FRANCE (Second in Group A) vs. SPAIN (Third in Group B)
This is Europe's answer to the Copa America steel-cager we just covered.
Spain, like Argentina, is the perennial power with history on its side, having punished France as recently as last summer in Lithuania with the European championship on the line. But the French, like Brazil, have played the better basketball in London, which has some in the worldwide hoops community thinking this might finally be their time.
"The way we are playing right now," Spanish star Pau Gasol said, "anyone can beat us."
We'll see. France coach Vincent Collet is convinced that Tony Parker has adjusted to the goggles he detests and contends that his point guard is all the way "back on the track." Yet France's chances figure to depend more on how well the French shoot the ball from the perimeter and how Boris Diaw, Ronny Turiaf and Wizards youngster Kevin Seraphin cope in the paint with the high-low menace of Pau and brother Marc Gasol, since Joakim Noah is regretfully (and crucially) missing this time thanks to his ankle woes.
Spain, furthermore, has no shortage of motivation to deliver a make-good performance after absorbing widespread criticism for the fourth-quarter fade Monday night against Brazil that just happened to take the European champs out of Team USA's path until the gold-medal game. (A result, incidentally, that France couldn't have loved, either, and reportedly considered protesting.)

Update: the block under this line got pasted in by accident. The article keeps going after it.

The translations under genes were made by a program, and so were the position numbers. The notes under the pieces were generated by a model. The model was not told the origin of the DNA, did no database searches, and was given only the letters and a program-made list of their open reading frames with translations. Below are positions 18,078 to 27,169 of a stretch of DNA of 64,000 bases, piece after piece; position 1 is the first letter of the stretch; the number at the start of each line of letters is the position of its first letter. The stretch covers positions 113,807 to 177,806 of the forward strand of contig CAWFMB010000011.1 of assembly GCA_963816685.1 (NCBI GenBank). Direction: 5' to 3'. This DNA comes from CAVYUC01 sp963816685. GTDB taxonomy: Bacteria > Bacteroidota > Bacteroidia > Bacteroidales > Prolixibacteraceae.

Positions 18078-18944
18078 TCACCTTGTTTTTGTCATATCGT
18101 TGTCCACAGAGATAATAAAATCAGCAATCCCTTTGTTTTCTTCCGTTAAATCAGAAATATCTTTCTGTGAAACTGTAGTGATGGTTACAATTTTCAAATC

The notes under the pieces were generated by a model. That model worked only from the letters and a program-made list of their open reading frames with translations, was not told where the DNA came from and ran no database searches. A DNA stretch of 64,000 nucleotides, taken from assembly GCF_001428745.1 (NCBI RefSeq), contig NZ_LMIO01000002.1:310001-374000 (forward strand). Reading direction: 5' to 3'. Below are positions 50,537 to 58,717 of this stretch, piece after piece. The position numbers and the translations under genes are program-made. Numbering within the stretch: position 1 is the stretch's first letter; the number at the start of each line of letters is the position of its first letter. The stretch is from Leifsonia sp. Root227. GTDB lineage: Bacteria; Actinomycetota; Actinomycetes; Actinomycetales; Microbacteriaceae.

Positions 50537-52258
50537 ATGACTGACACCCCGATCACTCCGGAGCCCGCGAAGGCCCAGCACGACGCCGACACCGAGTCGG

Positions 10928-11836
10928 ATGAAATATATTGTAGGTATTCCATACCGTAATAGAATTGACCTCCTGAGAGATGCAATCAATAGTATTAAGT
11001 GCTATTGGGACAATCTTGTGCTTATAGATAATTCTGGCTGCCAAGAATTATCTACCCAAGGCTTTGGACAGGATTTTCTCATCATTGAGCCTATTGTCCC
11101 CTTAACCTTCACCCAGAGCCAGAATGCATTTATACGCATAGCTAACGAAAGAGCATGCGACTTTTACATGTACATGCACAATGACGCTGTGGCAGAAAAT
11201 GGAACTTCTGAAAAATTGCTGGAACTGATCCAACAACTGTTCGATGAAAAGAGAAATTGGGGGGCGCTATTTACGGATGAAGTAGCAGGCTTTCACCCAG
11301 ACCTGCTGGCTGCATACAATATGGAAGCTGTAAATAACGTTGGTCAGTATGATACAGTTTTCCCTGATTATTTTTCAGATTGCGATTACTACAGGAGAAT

Said one rival coach: "Something tells me that [Spain's Juan Carlos] Navarro is about to join this tournament and shoot his b---- off."
RUSSIA (Group B winner) vs. LITHUANIA (Fourth in Group A)
Before you fast-forward to the potentially historic implications of a USA-Russia reunion in the gold-medal game -- which is on the table as a real possibility exactly 40 years removed from the infamous, unforgettable Cold War title game in Munich in 1972 that finished USSR 51, USA 50 -- we've got to deal with the backstory that oozes out of this quarterfinal pairing.
Arguably the greatest Soviet team of them all, which toppled John Thompson's college kids in Seoul in 1988, was fueled by Lithuanians, most notably Arvydas Sabonis, Sarunas Marciulionis and Rimas Kurtinaitis. Then in 1992, representing Lithuania in Olympic competition for the first time, those same titans of European basketball, along with Arturas Karnisovas, led Lithuania to a bronze-medal victory over the Russian "Unified Team" that inspired a new movie: "The Other Dream Team."
But as Russia's American-born coach, David Blatt, has been saying every day here in rainy England, this is a "new Russia" playing in a new era. Without the help of Lithuanians or the talents from various other basketball-strong former Soviet republics, Russia draws from its own deep, rugged talent pool now and has played the consensus best ball in this tournament outside of the United States.
The mental edge that Lithuania might have had in past meetings with post-Soviet Russia is gone. And with its significant size all over the floor, Russia plays a different game than any other team in the field, including Team USA.
As dangerous as Linas Kleiza, Sarunas Jasikevicius and the Lithuanians looked in the scare they gave the Americans over the weekend, and as much as Lithuania coach Kestutis Kemzura knows about Blatt after serving as his assistant for years, they're about to encounter a supersized superpower in the making from that part of the world. One with length everywhere you look that specializes in knocking teams out of their rhythm.
On top of that, Lithuania worryingly hasn't played especially well in any of its other games apart from the USA bonanza.